Westminster Spelæological Group

Cave Exploration and Investigation

President: Toby Clark esq.

Newsletter No. 2002/3 July 2002

This newsletter is published for the dissemination of information and is copyright ©WSG 2002. Articles are the copyright of the respective authors. If you wish to reproduce any part, please include the source.

Headquarters - Caerllwyn Cottage Halt Road Rhigos ABERDARE CF44 9UW Tel:01685 811080 http://www.wsg.org.uk

The Club meets on first and third Tuesday of the month at: Ship & Shovell bar, Craven Passage WC2. (Off Villiers Street under Charring Cross station) Normally from 7:45pm onwards.

Caerllwyn - Lovingly Refurbished!!

Caerllwyn - Lovingly Refurbished

The caving calendar is on the main website. http://www.wsg.org.uk. Follow 'Club Meets' and 'Online Diary'. Members can access further information from the 'Members Only' part of the website. Follow 'Diary Dates' to check it out or 'Club Diary' to make changes/bookings for events

Contact mail addresses for the club officers can be found on the main website under 'Contacts'.

The cottage can be booked on line at http://www.wsg.org.uk ... click 'Cottage' then click 'Book Cottage'. There is also a multimap button to locate Caerllwyn.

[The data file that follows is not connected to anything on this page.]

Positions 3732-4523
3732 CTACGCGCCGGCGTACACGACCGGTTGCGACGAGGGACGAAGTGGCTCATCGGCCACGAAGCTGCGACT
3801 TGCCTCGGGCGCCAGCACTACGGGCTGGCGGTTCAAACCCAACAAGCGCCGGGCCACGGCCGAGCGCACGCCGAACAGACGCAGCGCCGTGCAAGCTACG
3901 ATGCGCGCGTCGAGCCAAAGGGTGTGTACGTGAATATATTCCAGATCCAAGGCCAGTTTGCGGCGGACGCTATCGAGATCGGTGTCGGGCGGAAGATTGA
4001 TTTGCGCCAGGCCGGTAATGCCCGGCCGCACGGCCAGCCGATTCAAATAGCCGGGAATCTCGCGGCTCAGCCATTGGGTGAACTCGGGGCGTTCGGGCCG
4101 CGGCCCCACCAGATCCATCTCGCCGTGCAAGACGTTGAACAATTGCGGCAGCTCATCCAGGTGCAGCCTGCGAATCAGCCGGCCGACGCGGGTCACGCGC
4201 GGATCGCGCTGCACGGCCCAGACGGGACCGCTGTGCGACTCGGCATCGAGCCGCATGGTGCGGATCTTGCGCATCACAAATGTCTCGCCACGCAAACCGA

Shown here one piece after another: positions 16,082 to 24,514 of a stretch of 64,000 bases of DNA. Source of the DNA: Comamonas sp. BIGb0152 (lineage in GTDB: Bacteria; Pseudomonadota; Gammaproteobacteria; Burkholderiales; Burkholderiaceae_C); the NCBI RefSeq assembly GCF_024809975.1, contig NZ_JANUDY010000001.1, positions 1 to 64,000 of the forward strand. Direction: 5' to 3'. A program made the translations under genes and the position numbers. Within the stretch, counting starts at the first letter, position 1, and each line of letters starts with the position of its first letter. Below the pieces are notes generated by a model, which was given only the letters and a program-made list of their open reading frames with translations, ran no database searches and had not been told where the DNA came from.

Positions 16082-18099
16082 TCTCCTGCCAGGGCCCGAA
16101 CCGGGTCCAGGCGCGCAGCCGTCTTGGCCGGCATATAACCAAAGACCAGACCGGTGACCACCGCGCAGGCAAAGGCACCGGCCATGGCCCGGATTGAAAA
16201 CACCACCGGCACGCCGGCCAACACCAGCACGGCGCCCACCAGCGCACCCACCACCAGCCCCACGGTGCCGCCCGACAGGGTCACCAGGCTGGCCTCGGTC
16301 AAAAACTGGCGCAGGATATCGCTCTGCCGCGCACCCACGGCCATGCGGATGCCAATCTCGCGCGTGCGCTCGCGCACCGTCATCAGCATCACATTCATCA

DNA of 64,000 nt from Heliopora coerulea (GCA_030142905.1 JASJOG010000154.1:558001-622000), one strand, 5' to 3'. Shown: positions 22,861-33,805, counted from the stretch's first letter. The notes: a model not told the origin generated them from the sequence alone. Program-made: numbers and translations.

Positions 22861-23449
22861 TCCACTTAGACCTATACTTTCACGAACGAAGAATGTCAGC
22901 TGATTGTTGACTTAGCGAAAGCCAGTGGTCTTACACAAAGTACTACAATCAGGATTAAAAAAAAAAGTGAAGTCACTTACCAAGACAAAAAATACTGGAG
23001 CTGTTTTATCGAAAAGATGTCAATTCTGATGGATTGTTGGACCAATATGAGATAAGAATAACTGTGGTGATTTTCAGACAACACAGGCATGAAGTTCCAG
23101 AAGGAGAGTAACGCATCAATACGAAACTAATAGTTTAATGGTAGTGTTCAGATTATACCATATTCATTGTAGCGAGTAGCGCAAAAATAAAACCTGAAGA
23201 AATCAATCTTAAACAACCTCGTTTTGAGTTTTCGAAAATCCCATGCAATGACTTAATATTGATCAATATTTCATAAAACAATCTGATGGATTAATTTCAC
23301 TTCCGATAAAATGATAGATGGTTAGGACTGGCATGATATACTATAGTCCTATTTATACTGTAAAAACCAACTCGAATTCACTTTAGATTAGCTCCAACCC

Editorial

Here comes summer! Two barbies over the working weekend and another over the digging weekend have done the morale and membership of the club a lot of good. The cottage had a birthday and the PMMS is nearer reality. The sight of Alan Taylor riding round the industrial estate on a tandem in his trollies, Sarah, Pete Jurd and Phil swapping clothes, Andy and Toby the younger in the doghouse for a misdemeanour (!) all emphasise what a well rounded bunch of individuals we are!

Apologies for the rather crammed look of the newsletter this issue - keep the writing going!

Club News.

The club welcomes Adrian (mini) Hooper who was so delighted at being accepted as a member that he climbed up onto the roof of the cottage and kissed Troy (with new red collar) the dog!

We also welcome back (after a considerable physical absence (and many nautical miles)) - Jon Selby.

Subs are now due and there is still time to benefit from the discount if paid before August 1st. Subs are £30 membership reduced to £25 if paid early and £50 reduced to £40 for joint. - Go on, make Jeanette's day - you know you want to.

Nick Dallman is organising a family caving weekend over 3rd 4th August. Have a word with him if you're interested (if he doesn't contact you first!).

Please put by the w/e of August Bank Holiday for a big gig and major breakthrough at 18th Hole. I may not buy a barrel but I'll certainly go the first pint of the w/e and maybe a bottle of Bushmills when we get into the PMMS. (Your insufferable President, Toby).

---oOo---

Mutterings of a Chairman

Holiday time is almost upon us and the cottage is looking just great after a new coat of paint! Well done to everyone who came down to work on it during the Jubilee weekend - Jon Selby travelled half way around the globe from Chile, just to be there! It was a fantastic time and very well attended: with two BBQ’s and plenty of music and dancing.